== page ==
What has changed in our world today that not only makes innovation easier to do, but is also necessary for our students?
I’ve been thinking a lot about technology lately, and specifically (as it ties into my MOOC on The Innovator’s Mindset) on how it fosters innovation in my teaching.
But specifically, I’m haunted by the pendulum allegations that cell phones have no place in the classroom. I get nervous when I hear public outcry against cell phones, and by extension, technology.
I’ve long since embraced technology. At the beginning, I foolishly thought it was a tool of engagement (if you use technology, the kids will pay attention!) but have since evolved this thinking into accepting technology as an integral tool in our lives – one that must be leveraged for sophisticated purposes. Now I feel myself moving towards DEMANDING technology use in our schools. How are we still having these conversations about technology use? These powerful devices, that a lot of our students have, that can fit into our pockets, that are more powerful than the technology used to put people on the moon – how are we still not embracing these?
So with that in mind, I wanted to think about HOW technology is making innovation easier.
But first, some background. Innovation, as defined by George Couros, is this: “Innovation as a way of thinking that creates something new and better.” I think this is important. Sometimes new isn’t necessarily better. But I believe that this act of creation is important, this act of innovation and imagination is critical. Yes, I believe that we are preparing our students for a world of problems that don’t yet exist. And yes, I do see the irony of this statement, having worked in the field of education that is preposterously slow to change. How is it that classes and schools still look like this?!?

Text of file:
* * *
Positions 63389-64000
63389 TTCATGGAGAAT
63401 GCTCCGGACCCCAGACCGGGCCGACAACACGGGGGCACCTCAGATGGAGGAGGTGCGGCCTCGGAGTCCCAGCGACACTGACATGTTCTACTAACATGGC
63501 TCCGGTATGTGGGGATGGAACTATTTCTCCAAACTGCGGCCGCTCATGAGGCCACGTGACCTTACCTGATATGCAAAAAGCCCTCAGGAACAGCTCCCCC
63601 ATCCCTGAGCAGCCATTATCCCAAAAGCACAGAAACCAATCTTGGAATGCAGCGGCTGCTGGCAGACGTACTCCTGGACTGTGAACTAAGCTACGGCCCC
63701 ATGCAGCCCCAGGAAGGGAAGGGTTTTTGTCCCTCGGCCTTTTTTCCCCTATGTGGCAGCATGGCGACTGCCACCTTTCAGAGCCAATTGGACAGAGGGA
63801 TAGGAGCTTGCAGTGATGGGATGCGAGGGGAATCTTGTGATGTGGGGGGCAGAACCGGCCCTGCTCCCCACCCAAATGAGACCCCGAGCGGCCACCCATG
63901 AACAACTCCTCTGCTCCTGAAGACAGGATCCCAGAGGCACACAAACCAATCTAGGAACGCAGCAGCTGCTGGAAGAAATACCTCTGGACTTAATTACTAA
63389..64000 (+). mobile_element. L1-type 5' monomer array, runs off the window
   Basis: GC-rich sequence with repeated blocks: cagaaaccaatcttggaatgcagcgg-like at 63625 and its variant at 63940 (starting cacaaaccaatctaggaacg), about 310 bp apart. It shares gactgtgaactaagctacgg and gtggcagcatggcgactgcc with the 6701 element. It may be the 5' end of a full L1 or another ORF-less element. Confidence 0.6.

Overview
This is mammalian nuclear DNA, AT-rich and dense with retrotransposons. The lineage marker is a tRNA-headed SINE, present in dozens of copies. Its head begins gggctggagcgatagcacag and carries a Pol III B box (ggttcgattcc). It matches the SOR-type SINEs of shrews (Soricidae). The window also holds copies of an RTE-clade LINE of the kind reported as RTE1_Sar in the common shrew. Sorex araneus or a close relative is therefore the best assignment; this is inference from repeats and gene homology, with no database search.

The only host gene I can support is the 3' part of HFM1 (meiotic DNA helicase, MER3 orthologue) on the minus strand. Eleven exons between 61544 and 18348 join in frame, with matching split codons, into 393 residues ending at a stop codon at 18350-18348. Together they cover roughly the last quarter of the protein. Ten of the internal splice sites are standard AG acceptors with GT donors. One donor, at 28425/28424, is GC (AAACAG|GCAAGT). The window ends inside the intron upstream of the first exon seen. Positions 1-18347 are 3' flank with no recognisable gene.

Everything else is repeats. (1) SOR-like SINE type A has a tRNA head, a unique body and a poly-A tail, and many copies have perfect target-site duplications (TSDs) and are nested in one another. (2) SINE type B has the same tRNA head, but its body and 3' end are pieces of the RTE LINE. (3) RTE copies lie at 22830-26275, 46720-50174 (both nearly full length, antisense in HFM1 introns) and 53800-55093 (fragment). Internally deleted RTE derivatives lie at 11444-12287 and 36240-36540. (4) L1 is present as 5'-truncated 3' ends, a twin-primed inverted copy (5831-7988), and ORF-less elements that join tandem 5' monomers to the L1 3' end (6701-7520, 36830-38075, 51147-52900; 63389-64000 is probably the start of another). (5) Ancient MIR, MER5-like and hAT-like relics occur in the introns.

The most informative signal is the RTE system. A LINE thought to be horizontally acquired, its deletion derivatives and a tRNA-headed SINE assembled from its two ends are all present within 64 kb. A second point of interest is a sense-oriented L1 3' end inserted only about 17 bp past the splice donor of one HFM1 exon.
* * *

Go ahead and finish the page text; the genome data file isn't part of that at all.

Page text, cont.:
So here are my thoughts on how technology is making innovation happen in my classroom.
1. Access to information
Students have incredible access to information. And this has fundamentally shifted my place within the classroom. This has been especially evident when I recently started teaching science. Being a science teacher comes with all sorts of expectations and baggage. I love fostering the inherent curiosity of our world, but I don’t know everything about everything – but I don’t have to. I do have to know how to access technology, how to foster inquiry, and how to ask un-google-able questions. My favourite part of my day is when I can say, “I don’t know. Let’s find out!”.
Now I know that having access to information doesn’t necessarily lead to innovation – but it should. Innovation isn’t necessarily creating something new. It could be taking an existing idea/product and changing it – presumably to make it better. A few years ago, I had a student that shared the same sense of humour – which was sealed by his insistence of adding Bluetooth to unnecessary products – often with hilarious results. We both recognized that sometimes unnecessary innovation was frivolous.
But sometimes looking for answers is a part of the innovation process. Which leads me to my next thought.
2. Process over Products
I need to be clear here. I too get excited about innovative products. But I still think the process of innovation is much more important – which can be seen in our current Design Thinking and STEM excitement. However, this goes back to our Science Fair days – when the process/thinking should have been celebrated, but too often it was the product.
Technology helps in this process in that it makes it easier. Publishing a writing piece is now easier when there are so many tools to help in the planning, research, revision and publishing stages. Though paper and pencil is important, leveraging technology makes this process easier.
In my writing focus now, we are looking at the process of revision: making big changes to improve the writing. So many were loathe to engaged in the rough draft/good copy nonsense – and for good reason. If they were using a document processor, how easy it to copy and paste paragraphs, move and improve ideas?
This was my favourite moment of the week. This is a student using his laptop, iPad and phone (I staged the second laptop because I thought it was funny). But how incredible is this? This is one of the most innovative students I’ve worked with, leveraging his technology for very sophisticated purposes. He isn’t distracted because he is engaged. He’s engaged because we are working to create irresistibly engaging learning experiences for him.
Here’s to looking forward!